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Dear President Obama: Get Us Out of Afghanistan
Dear President Obama,
Let's get rid of the easy part first.
I voted for you joyfully.
Let's get to the hard part now.
You are absolutely wrong about your policy in Afghanistan.
Let me tell you why.
My brother, Abraham Zelmanowitz, was on the 27th floor of the North Tower on September 11th, 2001. Although he could have easily escaped, he chose instead to stay with his friend and coworker Ed Bayea, a paraplegic in a wheelchair, who could not leave. My brother told all who passed them on their way down that he would wait with Ed until help came. They both died.
President Bush cited my brother when he spoke at the National Cathedral on the Friday following that day of horror. It was then that I knew this country would use my brother's death to invade and bring death to Afghan civilians as innocent as my brother and I was appalled.
I was offered the opportunity to go to Afghanistan in Jan. 2002 and along with 3 other Americans who had lost a family member I went.
Here in the United States we were told that what we were doing there would liberate the Afghan women and offer them the rights to live their lives in accordance with western standards and that the strict laws the Taliban imposed on them would disappear.
When I arrived in Kabul, because our troops had routed the Taliban from that city, I found safe streets in which I could walk without fear. But I also found that women, if they did venture into the street, were universally clad in their burkas. I did not see one woman, not one, without a burka.
We spent 2 weeks there. We met with many families who had lost loved ones when our bombs hit the wrong targets. We visited a hospital, partially destroyed, where we saw young children who had mistaken cluster bombs for food packages, who were missing limbs. We visited orphanages full of children who no longer had parents. We went out of Kabul to tent cities full of families who could no longer live on their land because cluster bombs circled them. We went to schools where children, both boys and girls, were beginning to be taught again in most distressing circumstances. We met with interim ambassador Ryan Crocker in the US embassy, just recently opened. Universally the people of Afghanistan were friendly, lovely people who welcomed us with "three cups of tea" immediately.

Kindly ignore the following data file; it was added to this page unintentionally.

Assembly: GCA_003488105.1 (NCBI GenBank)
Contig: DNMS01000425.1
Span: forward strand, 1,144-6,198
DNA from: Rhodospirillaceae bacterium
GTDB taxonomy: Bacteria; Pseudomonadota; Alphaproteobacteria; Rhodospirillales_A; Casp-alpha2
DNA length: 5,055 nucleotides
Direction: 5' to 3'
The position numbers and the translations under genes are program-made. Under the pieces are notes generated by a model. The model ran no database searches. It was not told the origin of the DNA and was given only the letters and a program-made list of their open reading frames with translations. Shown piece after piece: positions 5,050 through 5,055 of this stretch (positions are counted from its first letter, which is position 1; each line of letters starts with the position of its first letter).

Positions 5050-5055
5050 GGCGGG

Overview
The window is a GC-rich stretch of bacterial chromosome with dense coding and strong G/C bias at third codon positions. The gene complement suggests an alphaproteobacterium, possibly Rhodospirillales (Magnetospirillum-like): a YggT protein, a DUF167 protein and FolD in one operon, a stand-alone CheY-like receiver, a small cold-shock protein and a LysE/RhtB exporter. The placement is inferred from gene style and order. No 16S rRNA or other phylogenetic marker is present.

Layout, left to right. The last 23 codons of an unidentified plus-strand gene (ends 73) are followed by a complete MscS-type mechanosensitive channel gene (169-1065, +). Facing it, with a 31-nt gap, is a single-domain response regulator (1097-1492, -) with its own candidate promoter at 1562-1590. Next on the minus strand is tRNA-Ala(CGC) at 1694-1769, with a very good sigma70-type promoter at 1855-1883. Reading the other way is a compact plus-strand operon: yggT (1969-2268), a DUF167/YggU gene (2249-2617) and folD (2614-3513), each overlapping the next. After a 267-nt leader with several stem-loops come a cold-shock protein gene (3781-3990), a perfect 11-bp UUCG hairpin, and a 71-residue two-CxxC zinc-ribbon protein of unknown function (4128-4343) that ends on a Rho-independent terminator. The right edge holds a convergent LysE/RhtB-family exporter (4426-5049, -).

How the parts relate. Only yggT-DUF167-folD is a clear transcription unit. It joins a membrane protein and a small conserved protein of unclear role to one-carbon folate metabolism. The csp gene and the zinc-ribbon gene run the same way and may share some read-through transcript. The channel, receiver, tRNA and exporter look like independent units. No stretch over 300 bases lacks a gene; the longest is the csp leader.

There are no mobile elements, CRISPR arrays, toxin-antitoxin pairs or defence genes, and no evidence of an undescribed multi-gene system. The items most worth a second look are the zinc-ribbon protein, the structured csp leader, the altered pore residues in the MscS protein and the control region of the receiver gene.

When we returned home we lobbied both for an Afghan victims fund and to tell our legislators what we had learned there. We told them that unless we started reconstructing the lives of these people immediately, there would be no way for them to earn a living but to start planting and trafficking in poppies. That unless we started a system that gave the Afghans, not foreign workers, the jobs in the reconstruction that needed to begin immediately. This is what the Afghans told us and it turns out of course, they were right.
We in the US government did not listen. We treated this war in the same way we had waged all our other wars. It was a zero sum game to us.
You spoke to Hamid Karzai yesterday. You told him I assume that the new Afghan Women's Law is unacceptable.
If you are surprised that this law was passed, I am deeply disappointed in you.
I do not have a Harvard degree and am nowhere as intelligent as you are, but I am not surprised that it was passed.
Our actions for the past 7 years in that country insured that we would come to this point where in order to get the cooperation of the Taliban to start a dialog; just such a law would HAVE to be passed. Are you willing to dishonor the women of Afghanistan too?
What more can we do to these Afghan people?
Get us out of there now.